Argentina lacks technology to salvage submarine wreck

Argentina lacks technology to salvage submarine wreck

The vessel found 800 metres deep is beyond country’s reach, says defence minister

The Argentine government has acknowledged that it lacks the proper technology to salvage the submarine that disappeared a year ago with 44 crew members onboard, after it was found on the seabed deep in the Atlantic early on Saturday.

Argentina’s defence minister, Oscar Aguad, said at a press conference that the navy doesn’t have submersibles with “modern technology” capable of “verifying the seabed” to extract the ARA San Juan, which was found 800 metres (2,625ft) deep in waters off the Valdes peninsula in Argentine Patagonia.

Aguad said that officials still need to determine what their next move will be.

Earlier in the morning, the navy said a “positive identification” had been made by a remote-operated submersible from the American company Ocean Infinity. The company was commissioned by the Argentine government to search for the missing vessel.

Part of the wreckage of the ARA San Juan submarine located one year after it vanished into the depths of the Atlantic Ocean.

The discovery was announced two days after families of the missing sailors held a commemoration, one year after the sub disappeared on 15 November 2017.


On Thursday, the anniversary of the disappearance, Argentina’s president, Mauricio Macri, said the families of the submariners should not feel alone and delivered an “absolute and non-negotiable commitment” to discover the truth about what happened.

Macri promised a full investigation after the submarine was lost. Federal police raided naval bases and other buildings last January as part of an investigation, soon after the government dismissed the head of the navy.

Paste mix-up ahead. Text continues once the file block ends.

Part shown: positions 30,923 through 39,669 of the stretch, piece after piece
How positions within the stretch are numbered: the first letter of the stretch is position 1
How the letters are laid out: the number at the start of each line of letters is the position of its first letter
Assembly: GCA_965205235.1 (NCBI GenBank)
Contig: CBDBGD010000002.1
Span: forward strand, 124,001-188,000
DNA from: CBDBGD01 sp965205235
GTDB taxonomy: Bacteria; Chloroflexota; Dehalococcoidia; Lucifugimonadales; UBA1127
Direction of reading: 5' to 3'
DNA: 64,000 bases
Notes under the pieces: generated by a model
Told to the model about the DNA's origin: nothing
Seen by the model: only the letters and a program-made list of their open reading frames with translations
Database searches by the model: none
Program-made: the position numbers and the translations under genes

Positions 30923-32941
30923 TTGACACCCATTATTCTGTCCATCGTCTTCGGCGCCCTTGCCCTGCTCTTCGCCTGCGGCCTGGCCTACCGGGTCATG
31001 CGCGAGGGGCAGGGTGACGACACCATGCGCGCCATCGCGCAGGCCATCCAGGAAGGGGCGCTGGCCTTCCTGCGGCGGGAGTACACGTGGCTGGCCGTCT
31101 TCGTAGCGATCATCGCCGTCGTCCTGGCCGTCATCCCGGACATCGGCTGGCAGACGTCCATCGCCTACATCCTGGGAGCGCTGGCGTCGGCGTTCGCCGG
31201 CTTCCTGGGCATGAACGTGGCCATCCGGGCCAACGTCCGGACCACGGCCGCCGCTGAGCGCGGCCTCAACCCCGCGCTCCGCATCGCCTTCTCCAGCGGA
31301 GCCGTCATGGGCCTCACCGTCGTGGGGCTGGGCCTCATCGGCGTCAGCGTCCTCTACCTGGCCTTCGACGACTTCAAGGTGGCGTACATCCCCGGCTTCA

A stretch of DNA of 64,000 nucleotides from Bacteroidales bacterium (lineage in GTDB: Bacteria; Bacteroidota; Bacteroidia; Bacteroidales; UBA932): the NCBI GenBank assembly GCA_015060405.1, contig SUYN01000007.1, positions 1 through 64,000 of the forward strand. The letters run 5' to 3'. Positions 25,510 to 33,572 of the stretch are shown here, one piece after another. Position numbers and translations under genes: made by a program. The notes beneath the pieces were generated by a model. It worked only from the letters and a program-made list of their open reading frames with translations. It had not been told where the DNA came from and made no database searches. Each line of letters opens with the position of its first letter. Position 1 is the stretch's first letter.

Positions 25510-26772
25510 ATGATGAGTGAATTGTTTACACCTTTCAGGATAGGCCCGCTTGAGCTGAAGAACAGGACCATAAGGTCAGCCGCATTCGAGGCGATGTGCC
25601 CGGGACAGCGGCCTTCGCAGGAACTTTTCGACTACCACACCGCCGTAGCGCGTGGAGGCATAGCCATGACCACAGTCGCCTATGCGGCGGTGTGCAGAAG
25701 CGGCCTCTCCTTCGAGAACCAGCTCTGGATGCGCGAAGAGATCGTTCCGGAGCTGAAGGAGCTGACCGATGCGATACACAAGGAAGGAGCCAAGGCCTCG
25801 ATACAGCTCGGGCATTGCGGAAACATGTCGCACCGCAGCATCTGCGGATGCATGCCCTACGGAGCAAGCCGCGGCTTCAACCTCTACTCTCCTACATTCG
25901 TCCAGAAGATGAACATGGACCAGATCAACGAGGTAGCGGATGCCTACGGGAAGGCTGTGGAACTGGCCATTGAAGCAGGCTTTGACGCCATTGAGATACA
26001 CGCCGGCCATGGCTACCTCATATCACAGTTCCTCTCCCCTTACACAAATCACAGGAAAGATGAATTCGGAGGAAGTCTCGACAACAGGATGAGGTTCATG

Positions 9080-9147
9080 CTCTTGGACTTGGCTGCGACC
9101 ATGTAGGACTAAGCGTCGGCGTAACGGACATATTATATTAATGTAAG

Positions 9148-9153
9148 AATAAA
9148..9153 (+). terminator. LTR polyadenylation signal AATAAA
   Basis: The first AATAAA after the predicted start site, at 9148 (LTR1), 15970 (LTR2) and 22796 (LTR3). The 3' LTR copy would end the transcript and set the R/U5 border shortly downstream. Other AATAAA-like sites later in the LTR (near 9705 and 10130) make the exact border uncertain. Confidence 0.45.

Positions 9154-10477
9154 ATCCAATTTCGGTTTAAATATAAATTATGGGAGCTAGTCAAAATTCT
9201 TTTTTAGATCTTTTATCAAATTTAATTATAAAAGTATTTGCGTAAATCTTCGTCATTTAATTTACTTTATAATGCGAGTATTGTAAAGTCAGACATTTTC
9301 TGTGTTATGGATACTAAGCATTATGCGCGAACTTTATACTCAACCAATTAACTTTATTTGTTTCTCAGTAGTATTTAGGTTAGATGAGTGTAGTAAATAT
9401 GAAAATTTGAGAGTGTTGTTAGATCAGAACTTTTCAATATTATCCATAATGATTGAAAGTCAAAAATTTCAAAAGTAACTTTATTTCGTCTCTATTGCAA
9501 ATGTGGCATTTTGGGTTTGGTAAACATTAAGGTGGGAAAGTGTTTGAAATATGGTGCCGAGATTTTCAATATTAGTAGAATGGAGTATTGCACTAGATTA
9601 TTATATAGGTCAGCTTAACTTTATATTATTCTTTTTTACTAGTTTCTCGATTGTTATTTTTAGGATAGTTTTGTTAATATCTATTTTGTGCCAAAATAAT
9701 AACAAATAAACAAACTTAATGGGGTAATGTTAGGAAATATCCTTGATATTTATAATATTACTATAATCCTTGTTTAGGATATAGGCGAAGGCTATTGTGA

The San Juan was returning to its base in the coastal city of Mar del Plata when contact was lost after it reported an electrical fault. Argentina gave up hope of finding survivors after an intense search aided by 18 countries, but the navy had continued searching for the vessel.

The German-built diesel-electric TR-1700 class submarine was commissioned in the mid-1980s and was most recently refitted between 2008 and 2014. During the $12m (£9m) retrofitting, the vessel was cut in half and had its engines and batteries replaced.

Experts said refits can be difficult because they involve integrating systems produced by different manufacturers, and even the tiniest mistake during the cutting phase can put the safety of the ship and crew at risk.

The navy said previously that the captain reported water had entered the snorkel and caused one of the sub’s batteries to short-circuit. The captain later communicated that it had been contained.

Hours later, an explosion was detected near the time and place where the San Juan was last heard from. The navy said the blast could have been caused by a “concentration of hydrogen” triggered by the battery problem reported by the captain.

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